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Albina Riot, Portland, Oregon (1967)

Portland Police Arrest Two Black Men in the Albina Riot, 1967
Image Ownership: Public domain

The 1967 Albina Riot in Portland, Oregon, occurred during a summer in which over 150 other cities were experiencing civil unrest. Underlying resentments and racial tensions that had been mounting for decades were a common theme in these urban uprisings.

Blacks in Oregon were consistently the target of discrimination from the state and its citizens upon the inception of its statehood. State Constitution provisions that disallowed blacks to live in or own property in the state, although made null and void by the 14th Amendment, nonetheless remained on the books by popular demand until 1926. Popular demand also prevented the Constitutional ban on black voting (although unenforceable) to remain on the books until 1959, one century after Oregon entered the Union. Beginning in the 1930s, African Americans in Portland were redlined into the Albina neighborhood. To make circumstances worse, this neighborhood was subjugated to an increased presence of law enforcement which only contributed to rising racial tensions.

The Albina Riot was set into motion on July 30th, 1967. On that day about 100 people gathered in Irving Park to attend events and hear speeches. Eldridge Cleaver, the Black Panther Party Minister of Information, was also expected to make an appearance at the park. There was a heightened police presence in the area because local law enforcement was anticipating a riot. Their presence, in addition to Cleaver not appearing, resulted in increased tensions. To make matters worse, one speaker at the Irving Park event used rhetoric inciting violence and this enticed the crowd.

At 5:18 p.m. some African American youths began throwing bottles and rocks at a store window near the park. Soon after, a handful of youths attacked a white park employee. By 6:30 p.m. the unrest had spread out into the neighborhood. Numerous stores had their windows broken and the police closed off a 30-block area due to rocks being thrown at motorists. Two hundred police officers were called into the area and another 200 were on standby. Later that night arsonists set fires burning multiple buildings. Tom McCall, the state’s governor, arrived in Portland around 9:00 p.m. and assessed the situation with Terry Schrunk, the city’s mayor. The Oregon National Guard was on notice in case events escalated. Unrest continued into the night but subsided the next day. The civil disturbance resulted in 115 arrests as well as $50,000 worth of damage.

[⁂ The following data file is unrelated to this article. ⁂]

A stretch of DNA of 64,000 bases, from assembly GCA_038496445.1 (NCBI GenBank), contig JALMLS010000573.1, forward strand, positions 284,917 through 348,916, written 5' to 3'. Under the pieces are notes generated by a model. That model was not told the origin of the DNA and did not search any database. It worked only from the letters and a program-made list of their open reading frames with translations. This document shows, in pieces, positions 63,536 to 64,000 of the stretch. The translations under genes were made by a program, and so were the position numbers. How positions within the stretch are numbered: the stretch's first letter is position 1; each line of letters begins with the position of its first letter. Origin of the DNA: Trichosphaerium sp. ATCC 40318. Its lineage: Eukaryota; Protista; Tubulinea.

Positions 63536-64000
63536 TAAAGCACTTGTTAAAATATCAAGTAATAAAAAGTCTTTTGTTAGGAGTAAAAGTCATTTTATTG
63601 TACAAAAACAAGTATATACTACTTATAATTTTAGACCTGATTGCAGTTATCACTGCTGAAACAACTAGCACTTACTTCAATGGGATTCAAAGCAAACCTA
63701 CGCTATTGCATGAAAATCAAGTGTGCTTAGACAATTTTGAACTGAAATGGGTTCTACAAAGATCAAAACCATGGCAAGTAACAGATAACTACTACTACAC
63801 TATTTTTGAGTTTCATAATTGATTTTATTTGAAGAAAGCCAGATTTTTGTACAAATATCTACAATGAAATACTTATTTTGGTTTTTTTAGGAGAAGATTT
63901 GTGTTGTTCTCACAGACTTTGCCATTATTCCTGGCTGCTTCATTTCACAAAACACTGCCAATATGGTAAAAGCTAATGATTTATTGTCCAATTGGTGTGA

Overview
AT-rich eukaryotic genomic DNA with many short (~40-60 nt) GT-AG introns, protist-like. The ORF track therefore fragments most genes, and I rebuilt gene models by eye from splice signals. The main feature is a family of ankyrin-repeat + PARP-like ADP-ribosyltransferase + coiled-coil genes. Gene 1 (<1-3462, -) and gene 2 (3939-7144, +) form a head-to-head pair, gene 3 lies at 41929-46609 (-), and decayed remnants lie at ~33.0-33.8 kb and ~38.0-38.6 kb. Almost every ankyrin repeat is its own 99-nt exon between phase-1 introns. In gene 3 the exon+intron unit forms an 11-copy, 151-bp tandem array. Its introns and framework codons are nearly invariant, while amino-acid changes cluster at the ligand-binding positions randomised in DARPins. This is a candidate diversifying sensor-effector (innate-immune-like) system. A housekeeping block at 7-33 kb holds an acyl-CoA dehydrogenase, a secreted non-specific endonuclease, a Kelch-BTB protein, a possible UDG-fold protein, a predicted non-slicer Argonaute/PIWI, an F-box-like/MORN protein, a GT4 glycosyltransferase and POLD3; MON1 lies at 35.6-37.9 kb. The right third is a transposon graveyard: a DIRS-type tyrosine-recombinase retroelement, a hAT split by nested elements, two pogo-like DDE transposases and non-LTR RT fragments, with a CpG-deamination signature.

The aftermath of the riots led to mixed public reactions. Some in the city praised the police reaction and were critical of the violence by young African Americans. Law enforcement ramped up surveillance of the Albina neighborhood and were on the lookout for local civil rights organizers or those who publicly criticized police. Others, mostly civil rights leaders, while condemning the violence, also condemned the underlying reasons which caused it and demanded action to alleviate those conditions.

Sources:
Joshua J. Bryan, “Portland, Oregon's Long Hot Summers: Racial Unrest and Public Response, 1967 - 1969.” PDX Scholar, Portland State University, http://pdxscholar.library.pdx.edu/cgi/viewcontent.cgi?article=1994&context=open_access_etds; Leanne C. Serbulo and Karen J. Gibson, “Black and Blue.” Oregon Historical Society, vol. 114, http://www.ohs.org/research-and-library/oregon-historical-quarterly/upload/serbulo-gibson_black-and-blue.pdf; The Oregon History Project, “Albina Riot, 1967.” Oregon History Project, https://oregonhistoryproject.org/articles/historical-records/albina-riot-1967/; Santi Elijah Holley, et al, “Burn the Town Down.” Portland Mercury, http://www.portlandmercury.com/feature/2017/06/21/19105241/burn-the-town-down.

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